3. Glycerol Ethers

For example:

a) ROCH2CHOHCH2OH  FORMULA V

where R4 is selected from the group consisting of saturated and unsaturated aliphatic radicals of 1 to 15 carbon atoms;

where R, R3′ are independently selected from the group consisting of hydrogen, halogen, aliphatic radicals of 1 to 10 carbon atoms and halogen substituted aliphatic radicals of 1 to 10 carbon atoms.

4. Dihydroxy Phenyl Compounds

For example:

where R is an aliphatic radical of 1 to 15 carbon atoms, or is phenyl or cyclohexyl.

5. Dihydroxy Anthracene Compounds

For example:

where R7, R4′ are independently selected from the group consisting of hydrogen, halogen and aliphatic radicals of 1 to 8 carbon atoms.

6. Methylol Phenols, Methylol Naphthols, Methylol Anthrols

For example:

where R8, R5′ are independently selected from the group consisting of hydrogen, halogen, cyclopentyl, cyclohexyl, phenyl and aliphatic radicals of 1 to 15 carbon atoms;

where R9 is selected from the group consisting of aliphatic radicals of 1 to 15 carbon atoms, phenyl and cyclohexyl substituents;

where R10, R6′, R10″, are independently selected from the group consisting of hydrogen, halogen and aliphatic radicals of 1 to 8 carbon atoms;

where R, R′, R″, R2″ are independently selected from the group consisting of hydrogen, halogen and aliphatic radicals of 1 to 8 carbon atoms.

7. Aliphatic 1,2 Diols

For example:

RCR′OHCR″OHR′″  FORMULA XIII

where R12, R8′, R3″, R1′″ are independently selected from the group consisting of aliphatic radical of 1 to 8 carbon atoms, cyclohexyl and cyclopentyl substituents.

8. Aliphatic 1,3 Diols

For example:

RCR′OHCH2CR″OHR′″  FORMULA XIV

where R13, R9′, R4″, R2′″ are independently selected aliphatic radicals of 1 to 8 carbon atoms.

9. Triol Monoesters

For example:

RCOCH2CR′OHCHR″OH  FORMULA XV

where R14, R10′, R5″ are independently selected aliphatic radicals of 1 to 15 carbon atoms.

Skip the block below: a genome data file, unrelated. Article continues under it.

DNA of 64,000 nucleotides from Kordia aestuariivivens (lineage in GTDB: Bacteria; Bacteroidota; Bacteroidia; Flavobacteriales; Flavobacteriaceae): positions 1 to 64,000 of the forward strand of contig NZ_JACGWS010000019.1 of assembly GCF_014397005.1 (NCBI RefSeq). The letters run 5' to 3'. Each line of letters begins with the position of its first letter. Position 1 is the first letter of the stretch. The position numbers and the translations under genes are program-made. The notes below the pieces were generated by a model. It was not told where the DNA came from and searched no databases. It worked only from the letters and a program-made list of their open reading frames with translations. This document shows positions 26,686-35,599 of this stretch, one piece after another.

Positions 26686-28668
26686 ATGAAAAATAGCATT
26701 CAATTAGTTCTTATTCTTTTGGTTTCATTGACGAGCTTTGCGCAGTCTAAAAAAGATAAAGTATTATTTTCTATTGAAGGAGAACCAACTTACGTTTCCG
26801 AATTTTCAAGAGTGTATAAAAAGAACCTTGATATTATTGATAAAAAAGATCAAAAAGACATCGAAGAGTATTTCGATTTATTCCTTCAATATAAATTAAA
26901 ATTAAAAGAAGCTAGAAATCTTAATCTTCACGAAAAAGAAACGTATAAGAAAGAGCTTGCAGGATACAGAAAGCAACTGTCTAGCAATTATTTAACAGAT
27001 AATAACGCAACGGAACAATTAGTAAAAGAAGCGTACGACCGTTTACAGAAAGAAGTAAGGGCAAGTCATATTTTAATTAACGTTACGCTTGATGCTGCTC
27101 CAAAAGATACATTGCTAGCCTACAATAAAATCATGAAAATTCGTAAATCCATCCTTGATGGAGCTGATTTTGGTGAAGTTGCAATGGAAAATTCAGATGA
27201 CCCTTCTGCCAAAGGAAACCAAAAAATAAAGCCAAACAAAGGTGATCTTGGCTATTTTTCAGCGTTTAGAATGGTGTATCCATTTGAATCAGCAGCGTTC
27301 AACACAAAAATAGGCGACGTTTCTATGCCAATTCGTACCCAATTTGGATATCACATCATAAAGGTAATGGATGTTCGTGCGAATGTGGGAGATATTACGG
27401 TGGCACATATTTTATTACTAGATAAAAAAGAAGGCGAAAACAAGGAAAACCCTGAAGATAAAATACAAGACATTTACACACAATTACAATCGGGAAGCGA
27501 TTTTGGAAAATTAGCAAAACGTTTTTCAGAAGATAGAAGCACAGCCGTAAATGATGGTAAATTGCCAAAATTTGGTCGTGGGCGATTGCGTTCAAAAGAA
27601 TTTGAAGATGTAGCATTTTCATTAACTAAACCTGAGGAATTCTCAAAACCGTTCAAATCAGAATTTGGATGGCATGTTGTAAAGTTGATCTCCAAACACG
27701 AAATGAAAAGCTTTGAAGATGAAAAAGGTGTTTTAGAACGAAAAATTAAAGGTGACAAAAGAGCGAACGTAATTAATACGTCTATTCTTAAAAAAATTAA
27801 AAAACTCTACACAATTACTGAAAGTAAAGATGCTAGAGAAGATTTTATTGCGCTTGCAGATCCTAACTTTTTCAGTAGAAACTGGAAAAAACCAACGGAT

The preferred biocidally active cationic species is, for example copper or zinc but other cations such as hydrogen, barium, sodium, potassium, magnesium, calcium, iron, manganese, cobalt or nickel can be used. Also other suitable inorganic or organic species may be used. The species may be introduced by shaking the solvent containing the alkali metal organic complex boron salt in contact with an aqueous solution of, for example, a copper salt, for example, copper sulphate, so that the alkali metal for example sodium in the organic complex is replaced by copper ions.

Where the metal ion can be characterized as M2+ then the complex could be

where R11, R11′ are independently selected from the group consisting of hydrogen, halogen, cyclopentyl, cyclohexyl, and phenyl substituents and aliphatic radicals of 1 to 15 carbon atoms.

Boron completes the octet of electrons in its outer shell by forming anionic complexes such as:

Many of the complexes described have very low solubility in water and therefore once distributed into for example a timber matrix should offer substantial resistance to leaching. An example of those with low solubility is a complex formed using the following diol:

where R16 is an aliphatic radical with 4 to 15 carbon atoms. R′12 is halogen or an aliphatic radical with 1 to 15 carbon atoms.

The organic complex ion boron salts provided by the invention can be used for example to treat timber substantially in the known manners utilising vacuum pressure treatment or variations of this process or by diffusion into the timber.

In a further use the organic complex ion boron salt can be mixed with resins in solution or emulsion form to provide preservation of paint or to provide anti-fouling properties in marine paints or surface coatings for example to ships.

As a marine anti-fouling paint there would be little or no water contamination as copper and boron do not adversely effect sea water.

The organic complex ion boron salts may be used in agricultural applications to eliminate fungi, insects, molluscs or other organisms, which can restrict yields of produce.

Where aqueous carriers are preferred for a particular reason the complex ion boron salts may be utilised in the form of emulsions or micro emulsions which can be preferred for ease of handling or to reduce expense by using a cheaper carrying solvent.

By way of example, one commercially important area of use of the complex ion boron salts is in the area of timber preservation.

Many chemicals used in timber preservation of the present time are unacceptable for environmental reasons and restrictions are being applied to their use. These chemicals include arsenic, pentachlorophenol and tri butyl tin compounds. Boron chemicals can be used in some situations as a replacement for these chemicals but due to high aqueous solubility these boron compounds are also less suitable as they readily leach out of the timber, reducing efficacy.

The organic complex ion boron salts provided by the present invention are preferable since they have reduced solubility in water.